Survivor Series is billed as the one night a year when Raw battles Smackdown. SummerSlam is the biggest party of the summer. WrestleMania is the grandest stage of them all. If every other PPV has these characteristics, then they won't feel as special as they should.
5 Shouldn't: Improved Television
The things that happen on a pay-per-view can greatly impact the weekly television shows. Sometimes, that happens in ways you might not expect. When WWE has dual-branded PPVs, it means the card is stacked with big stars and matches. Some title matches might not fit on the show.
That means that a lot of championship bouts would be left to the weekly television shows. SmackDown might be headlined by a notable Intercontinental Title contest because there wasn't room for it on the PPV. That makes for good television.
4 Should: It Protects The Brand Split
One of the most irritating things that WWE has implemented in recent memory, for some fans, was the "wild card" rule. It allowed Superstars from each brand to appear on the opposite one. It was lame because it hurt the idea of a split and there were no set rules or parameters to these appearances, making them random.
Keeping brand-exclusive pay-per-views would be another way to keep the brand split feeling special. We want these split rosters to mean something, especially in the 2019 Daft between Raw and Smackdown. If the rosters are interacting (even outside of the ring) at these events, then it somewhat defeats the purpose of having a brand split in the first place.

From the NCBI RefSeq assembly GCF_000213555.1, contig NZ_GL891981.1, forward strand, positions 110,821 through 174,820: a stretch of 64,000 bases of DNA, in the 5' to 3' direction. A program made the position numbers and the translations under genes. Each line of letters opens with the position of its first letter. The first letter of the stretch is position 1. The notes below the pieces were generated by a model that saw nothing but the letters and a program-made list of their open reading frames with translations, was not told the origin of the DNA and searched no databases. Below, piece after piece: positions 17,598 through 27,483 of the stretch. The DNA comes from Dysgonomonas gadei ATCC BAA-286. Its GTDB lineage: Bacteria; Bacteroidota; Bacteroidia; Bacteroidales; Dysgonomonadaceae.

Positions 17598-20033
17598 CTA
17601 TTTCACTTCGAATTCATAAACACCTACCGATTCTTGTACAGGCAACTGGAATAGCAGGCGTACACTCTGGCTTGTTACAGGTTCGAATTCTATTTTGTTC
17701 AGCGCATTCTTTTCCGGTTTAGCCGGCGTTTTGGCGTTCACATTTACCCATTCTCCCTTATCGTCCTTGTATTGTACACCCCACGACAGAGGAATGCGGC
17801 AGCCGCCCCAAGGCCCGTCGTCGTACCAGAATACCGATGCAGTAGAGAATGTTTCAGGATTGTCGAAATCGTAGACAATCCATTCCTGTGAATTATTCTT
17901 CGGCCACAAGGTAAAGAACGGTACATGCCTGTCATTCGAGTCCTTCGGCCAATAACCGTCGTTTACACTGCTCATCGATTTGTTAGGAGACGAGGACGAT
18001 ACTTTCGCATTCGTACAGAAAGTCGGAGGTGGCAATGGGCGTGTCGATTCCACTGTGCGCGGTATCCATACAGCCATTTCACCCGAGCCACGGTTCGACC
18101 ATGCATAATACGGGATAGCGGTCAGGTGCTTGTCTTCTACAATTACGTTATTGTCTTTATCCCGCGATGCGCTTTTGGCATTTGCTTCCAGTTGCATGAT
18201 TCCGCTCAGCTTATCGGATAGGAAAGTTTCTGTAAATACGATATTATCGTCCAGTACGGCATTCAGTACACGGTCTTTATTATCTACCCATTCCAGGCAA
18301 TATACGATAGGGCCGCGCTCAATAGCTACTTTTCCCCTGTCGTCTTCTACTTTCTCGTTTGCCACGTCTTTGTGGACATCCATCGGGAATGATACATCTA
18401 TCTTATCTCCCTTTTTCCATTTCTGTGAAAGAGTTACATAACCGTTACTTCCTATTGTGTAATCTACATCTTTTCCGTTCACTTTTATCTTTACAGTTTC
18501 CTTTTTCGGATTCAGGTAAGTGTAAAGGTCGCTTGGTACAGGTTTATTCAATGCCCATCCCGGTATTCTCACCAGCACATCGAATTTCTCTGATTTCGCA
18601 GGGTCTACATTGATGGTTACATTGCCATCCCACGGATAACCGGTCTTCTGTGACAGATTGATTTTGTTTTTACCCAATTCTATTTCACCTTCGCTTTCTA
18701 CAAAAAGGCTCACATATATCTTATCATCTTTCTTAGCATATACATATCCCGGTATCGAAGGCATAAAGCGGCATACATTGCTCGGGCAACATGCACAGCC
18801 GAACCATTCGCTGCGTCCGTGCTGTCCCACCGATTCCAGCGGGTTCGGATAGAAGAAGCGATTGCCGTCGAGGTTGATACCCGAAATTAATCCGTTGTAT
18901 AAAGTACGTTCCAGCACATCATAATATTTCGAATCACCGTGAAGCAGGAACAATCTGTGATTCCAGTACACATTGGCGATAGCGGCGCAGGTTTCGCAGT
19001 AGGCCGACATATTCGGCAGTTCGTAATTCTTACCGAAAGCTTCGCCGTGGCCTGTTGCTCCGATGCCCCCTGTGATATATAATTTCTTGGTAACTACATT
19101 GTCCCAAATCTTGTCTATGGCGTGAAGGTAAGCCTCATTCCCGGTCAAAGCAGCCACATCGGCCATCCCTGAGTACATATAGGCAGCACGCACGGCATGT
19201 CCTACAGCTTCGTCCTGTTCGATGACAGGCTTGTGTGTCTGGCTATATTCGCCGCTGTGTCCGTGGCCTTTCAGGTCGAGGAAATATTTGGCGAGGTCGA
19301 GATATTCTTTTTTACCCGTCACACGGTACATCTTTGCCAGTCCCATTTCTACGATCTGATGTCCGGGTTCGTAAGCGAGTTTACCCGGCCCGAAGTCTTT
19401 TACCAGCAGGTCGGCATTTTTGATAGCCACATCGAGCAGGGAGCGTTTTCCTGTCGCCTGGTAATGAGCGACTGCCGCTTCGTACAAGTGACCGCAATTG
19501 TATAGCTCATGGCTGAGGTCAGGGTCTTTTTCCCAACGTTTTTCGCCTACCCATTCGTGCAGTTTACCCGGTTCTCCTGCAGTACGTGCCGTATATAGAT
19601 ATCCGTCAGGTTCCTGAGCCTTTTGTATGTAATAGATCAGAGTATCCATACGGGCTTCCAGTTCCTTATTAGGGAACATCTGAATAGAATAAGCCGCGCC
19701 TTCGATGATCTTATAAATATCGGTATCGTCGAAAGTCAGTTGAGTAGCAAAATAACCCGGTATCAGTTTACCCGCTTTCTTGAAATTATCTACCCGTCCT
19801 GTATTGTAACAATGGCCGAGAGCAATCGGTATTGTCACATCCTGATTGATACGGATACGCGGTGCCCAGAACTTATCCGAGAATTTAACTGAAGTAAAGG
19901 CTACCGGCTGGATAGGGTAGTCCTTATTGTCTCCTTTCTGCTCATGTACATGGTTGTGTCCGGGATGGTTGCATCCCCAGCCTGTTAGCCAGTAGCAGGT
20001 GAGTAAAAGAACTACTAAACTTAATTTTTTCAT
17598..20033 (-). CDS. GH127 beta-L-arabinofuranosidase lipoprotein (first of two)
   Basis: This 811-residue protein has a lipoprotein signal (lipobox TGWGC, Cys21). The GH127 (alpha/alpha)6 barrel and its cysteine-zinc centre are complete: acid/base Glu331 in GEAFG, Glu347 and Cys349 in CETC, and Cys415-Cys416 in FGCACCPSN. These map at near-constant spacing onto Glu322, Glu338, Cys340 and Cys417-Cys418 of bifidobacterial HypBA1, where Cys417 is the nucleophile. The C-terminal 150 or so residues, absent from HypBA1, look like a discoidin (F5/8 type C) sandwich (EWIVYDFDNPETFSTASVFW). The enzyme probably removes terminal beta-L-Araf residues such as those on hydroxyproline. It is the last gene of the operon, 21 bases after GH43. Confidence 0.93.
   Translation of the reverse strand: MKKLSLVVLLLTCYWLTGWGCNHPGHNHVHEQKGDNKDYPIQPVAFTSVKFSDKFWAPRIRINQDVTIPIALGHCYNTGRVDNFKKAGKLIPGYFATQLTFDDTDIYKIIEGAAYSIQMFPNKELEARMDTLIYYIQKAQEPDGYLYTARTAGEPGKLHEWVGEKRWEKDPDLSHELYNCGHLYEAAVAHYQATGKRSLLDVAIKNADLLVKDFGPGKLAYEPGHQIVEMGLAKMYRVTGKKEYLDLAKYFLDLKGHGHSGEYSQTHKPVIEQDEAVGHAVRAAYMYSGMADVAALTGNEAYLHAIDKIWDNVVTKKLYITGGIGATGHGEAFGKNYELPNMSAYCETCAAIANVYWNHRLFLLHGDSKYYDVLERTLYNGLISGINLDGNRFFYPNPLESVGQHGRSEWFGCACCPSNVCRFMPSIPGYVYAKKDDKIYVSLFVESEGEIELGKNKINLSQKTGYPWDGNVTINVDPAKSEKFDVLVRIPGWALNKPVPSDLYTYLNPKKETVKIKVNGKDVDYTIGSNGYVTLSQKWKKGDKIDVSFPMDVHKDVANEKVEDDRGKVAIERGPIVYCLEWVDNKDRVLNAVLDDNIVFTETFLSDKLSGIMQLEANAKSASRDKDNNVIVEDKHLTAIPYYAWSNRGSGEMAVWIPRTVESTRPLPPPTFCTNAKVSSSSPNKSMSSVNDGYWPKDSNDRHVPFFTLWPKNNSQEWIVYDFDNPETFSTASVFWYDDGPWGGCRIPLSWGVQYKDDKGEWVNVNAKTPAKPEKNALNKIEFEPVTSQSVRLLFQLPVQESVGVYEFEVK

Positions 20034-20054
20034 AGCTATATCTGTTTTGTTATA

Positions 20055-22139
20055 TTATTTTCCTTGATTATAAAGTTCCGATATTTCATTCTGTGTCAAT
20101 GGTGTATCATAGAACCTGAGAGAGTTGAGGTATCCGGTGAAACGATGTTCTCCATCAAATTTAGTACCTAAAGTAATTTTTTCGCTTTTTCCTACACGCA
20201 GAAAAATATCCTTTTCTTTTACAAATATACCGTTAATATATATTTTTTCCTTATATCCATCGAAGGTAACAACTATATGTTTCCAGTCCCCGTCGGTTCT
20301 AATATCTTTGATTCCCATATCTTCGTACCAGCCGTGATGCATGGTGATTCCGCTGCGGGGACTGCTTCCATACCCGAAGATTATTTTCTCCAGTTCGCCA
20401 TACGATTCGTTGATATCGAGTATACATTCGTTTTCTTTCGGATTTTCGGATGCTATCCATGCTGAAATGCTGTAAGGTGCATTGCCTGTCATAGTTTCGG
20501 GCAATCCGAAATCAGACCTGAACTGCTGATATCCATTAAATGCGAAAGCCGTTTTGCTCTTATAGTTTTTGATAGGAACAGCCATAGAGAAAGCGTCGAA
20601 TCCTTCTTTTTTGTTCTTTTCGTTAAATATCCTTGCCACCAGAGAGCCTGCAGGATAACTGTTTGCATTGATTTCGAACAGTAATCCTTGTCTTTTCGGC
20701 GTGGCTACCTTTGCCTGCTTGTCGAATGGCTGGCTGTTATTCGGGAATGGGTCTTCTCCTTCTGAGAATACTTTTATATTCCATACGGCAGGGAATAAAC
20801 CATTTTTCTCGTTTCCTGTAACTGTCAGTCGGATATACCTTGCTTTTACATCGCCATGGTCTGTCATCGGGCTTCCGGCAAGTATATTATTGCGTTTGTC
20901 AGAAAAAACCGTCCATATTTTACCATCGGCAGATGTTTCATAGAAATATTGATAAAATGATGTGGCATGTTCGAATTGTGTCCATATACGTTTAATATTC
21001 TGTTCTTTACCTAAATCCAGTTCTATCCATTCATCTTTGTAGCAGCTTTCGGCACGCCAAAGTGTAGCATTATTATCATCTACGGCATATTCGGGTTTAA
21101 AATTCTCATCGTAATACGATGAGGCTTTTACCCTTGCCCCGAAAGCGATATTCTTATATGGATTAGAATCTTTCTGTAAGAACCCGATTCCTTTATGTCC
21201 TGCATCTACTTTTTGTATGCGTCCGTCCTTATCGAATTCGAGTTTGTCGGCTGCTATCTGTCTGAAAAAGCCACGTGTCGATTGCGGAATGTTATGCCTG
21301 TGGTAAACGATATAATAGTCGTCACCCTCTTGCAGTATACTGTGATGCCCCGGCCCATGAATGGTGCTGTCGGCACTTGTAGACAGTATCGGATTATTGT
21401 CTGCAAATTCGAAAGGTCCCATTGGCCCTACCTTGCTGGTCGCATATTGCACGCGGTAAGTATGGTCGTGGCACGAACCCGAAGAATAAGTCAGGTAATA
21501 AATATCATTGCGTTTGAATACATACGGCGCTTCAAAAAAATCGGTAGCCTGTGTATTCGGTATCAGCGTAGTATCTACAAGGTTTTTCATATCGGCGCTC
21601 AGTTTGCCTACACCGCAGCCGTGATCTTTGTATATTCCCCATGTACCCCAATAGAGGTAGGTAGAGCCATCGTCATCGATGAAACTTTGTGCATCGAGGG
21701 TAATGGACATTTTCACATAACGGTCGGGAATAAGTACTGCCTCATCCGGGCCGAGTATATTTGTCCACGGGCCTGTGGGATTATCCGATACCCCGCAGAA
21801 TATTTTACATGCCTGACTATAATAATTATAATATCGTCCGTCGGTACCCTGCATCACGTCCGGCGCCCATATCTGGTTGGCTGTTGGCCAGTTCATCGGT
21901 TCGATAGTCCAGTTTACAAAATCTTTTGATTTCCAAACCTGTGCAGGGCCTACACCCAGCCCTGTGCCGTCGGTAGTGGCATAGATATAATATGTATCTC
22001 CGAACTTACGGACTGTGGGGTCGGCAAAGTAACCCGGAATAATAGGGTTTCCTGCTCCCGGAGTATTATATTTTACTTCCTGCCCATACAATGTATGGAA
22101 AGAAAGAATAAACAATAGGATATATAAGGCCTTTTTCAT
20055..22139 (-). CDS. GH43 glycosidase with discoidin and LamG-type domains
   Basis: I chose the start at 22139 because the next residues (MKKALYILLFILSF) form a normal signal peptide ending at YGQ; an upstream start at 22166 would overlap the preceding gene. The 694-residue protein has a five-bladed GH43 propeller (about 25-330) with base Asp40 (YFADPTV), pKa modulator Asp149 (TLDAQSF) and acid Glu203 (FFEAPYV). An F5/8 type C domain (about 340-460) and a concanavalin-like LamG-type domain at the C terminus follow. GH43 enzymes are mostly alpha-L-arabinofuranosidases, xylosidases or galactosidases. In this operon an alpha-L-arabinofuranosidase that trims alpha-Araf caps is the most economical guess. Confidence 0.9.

3 Shouldn't: Each Show Feels Bigger
No, we don't just mean that the shows feel bigger because they are longer. We mean they feel bigger in terms of their scale. You want your pay-per-views to come across as major events that all matter. There shouldn't be any placeholder shows to get from one story point to the next.
That's where dual-branded pay-per-views should theoretically come into play. Each would feature the likes of Roman Reigns, Daniel Bryan, Seth Rollins, Kofi Kingston, Becky Lynch, Sasha Banks, and other top stars. That means nearly every match on the card would be something the fans are invested in and excited about.
2 Should: Talent Won't Get Left Out
Backlash 2018 saw the return of the dual-branded pay-per-views. That show didn't include Finn Balor, the Usos, Sasha Banks, the New Day, Becky Lynch, or Asuka, just to name a few. You could have put on a great PPV using only the talent that didn't make the show.
WWE may have a more talented roster right now than ever in history. Without even counting NXT, NXT UK, or 205 Live, there are stars everywhere. Brand-exclusive PPVs offer more opportunities for people to get on these shows. Look at any PPV card from 2016 or 2017 to see how many different roster members were given a chance.
1 Shouldn't: More Match Variety
If you have complete access to the full WWE roster on a pay-per-view, then you have more options for match variations. With rosters being split, it limits the number of combinations you can put together. It is basic math.
Remember in 2016 when the Raw brand pay-per-views ran some version of Kevin Owens vs. Roman Reigns or Kevin Owens vs. Seth Rollins for four or five months? Or when Smackdown gave us Dean Ambrose vs. AJ Styles in some form for several months? That's the risk with single-branded PPVs. Dual-branded events are so packed that some of those rematches could be saved for TV and make the PPVs less repetitive.